• Did you need to move out quickly, removing all the furniture and leaving behind a home that appears cold and unwelcoming? Virtual stage and furnish can fill a vacant room with furnishings without the expense or inconvenience of having to fill out the space with physical tables, chairs, sofas or beds. The savings in time and budget are significant when compared to traditional staging costs.
• Not enough time to clear out your clutter before the photographer arrives? Virtual declutter can magically eliminate all personal effects and knick-knacks from surfaces. By removing clutter from a photograph, you’re presenting a more spacious and visually appealing home.
• Does a painted dark red wall or busy wallpaper make the living room appear smaller? It can be virtually painted a calming gray or white, making the room look pleasant and inviting. Virtual paint can help sellers get their listings on the market faster, because there’s no need to wait a week or two to hire a painter to remove unsightly wallpaper. This cuts out the cost of redecorating, and you eliminate the time and hassle of hiring contractors.
Virtual declutter: Before and After
Images courtesy of VHT Studios.
Another tool that is rising in popularity is interactive floor plans. Some people just can’t view a floor plan and visualize how they’d move through the apartment. Interactive floor plans are accompanied by photographs of hallways and rooms to help a buyer visualize how she’d live in her new home.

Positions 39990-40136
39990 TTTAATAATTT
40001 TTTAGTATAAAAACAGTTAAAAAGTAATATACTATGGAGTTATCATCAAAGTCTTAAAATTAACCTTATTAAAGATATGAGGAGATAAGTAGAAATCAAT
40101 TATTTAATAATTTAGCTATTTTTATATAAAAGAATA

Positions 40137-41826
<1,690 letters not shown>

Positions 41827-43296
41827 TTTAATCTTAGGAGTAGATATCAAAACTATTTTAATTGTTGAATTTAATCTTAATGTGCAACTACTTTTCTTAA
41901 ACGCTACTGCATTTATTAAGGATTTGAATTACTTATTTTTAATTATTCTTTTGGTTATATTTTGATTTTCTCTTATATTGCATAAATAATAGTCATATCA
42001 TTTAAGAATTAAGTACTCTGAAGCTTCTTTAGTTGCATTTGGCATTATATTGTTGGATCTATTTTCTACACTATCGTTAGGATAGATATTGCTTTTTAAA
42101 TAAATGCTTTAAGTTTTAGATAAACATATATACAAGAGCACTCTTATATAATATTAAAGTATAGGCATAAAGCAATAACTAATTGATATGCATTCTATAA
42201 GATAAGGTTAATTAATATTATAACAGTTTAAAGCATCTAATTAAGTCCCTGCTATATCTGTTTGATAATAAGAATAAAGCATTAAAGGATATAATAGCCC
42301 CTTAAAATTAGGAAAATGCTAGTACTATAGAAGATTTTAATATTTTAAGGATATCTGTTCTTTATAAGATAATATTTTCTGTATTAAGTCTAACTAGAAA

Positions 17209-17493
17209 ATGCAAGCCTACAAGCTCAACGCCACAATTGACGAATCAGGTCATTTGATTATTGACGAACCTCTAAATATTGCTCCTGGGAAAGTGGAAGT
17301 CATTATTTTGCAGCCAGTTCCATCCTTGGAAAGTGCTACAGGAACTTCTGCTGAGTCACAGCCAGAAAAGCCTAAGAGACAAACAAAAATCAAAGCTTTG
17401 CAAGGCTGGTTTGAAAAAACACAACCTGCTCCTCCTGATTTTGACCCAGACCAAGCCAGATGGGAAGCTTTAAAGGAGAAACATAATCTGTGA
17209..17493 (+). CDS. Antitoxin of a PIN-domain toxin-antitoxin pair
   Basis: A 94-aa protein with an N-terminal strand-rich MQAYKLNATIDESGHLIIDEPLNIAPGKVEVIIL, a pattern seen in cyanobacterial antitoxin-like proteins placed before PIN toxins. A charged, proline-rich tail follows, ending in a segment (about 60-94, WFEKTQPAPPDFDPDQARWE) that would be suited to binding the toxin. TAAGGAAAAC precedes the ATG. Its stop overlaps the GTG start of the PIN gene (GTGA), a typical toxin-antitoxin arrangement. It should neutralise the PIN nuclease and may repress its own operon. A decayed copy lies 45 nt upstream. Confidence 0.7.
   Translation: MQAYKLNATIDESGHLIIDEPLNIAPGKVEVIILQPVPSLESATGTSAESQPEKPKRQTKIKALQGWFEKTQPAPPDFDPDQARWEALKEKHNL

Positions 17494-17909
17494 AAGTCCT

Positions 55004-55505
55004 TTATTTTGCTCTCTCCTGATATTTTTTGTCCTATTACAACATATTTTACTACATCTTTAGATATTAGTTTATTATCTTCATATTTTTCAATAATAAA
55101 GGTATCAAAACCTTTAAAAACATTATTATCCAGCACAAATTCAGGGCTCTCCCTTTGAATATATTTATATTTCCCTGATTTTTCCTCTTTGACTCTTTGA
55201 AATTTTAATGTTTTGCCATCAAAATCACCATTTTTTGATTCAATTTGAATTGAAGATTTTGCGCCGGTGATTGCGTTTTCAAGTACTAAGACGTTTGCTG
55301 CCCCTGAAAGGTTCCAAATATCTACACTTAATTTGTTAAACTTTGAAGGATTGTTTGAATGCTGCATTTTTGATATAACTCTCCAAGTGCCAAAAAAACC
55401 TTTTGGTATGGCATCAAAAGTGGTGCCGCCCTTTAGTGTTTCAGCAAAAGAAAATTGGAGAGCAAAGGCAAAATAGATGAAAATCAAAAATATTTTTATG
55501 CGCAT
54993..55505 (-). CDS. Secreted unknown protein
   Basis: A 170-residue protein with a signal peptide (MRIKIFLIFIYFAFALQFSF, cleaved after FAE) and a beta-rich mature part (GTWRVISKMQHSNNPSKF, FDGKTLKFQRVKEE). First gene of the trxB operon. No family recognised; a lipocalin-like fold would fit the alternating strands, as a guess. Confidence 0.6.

Virtual staging tools are also being increasingly used as a “bundle” - for instance, you can appeal to a variety of different audiences through just one listing. To appeal to older buyers, you can virtually stage traditional living room furniture and décor. For younger buyers, you can change the appearance of that same room by virtually staging it with modern or rustic chic furniture and accessories.
Virtual Staging Is a Powerful Tool – If Used Correctly
Like most new technology, virtual staging is only as good as the professionals who use it, and it is not always implemented correctly or ethically. Some lower quality offerings present virtually staged rooms that appear to have fake furniture or an unrealistic, off-putting appearance. Virtual staging photographs is not something that a DIY graphic artist will master quickly. It is not simply cutting and pasting; it requires an understanding of real-world perspectives, which can change in every room you photograph and virtually stage. Additionally, virtual staging professionals must have experience with the use of lighting and shadows, otherwise the images will not appear realistic.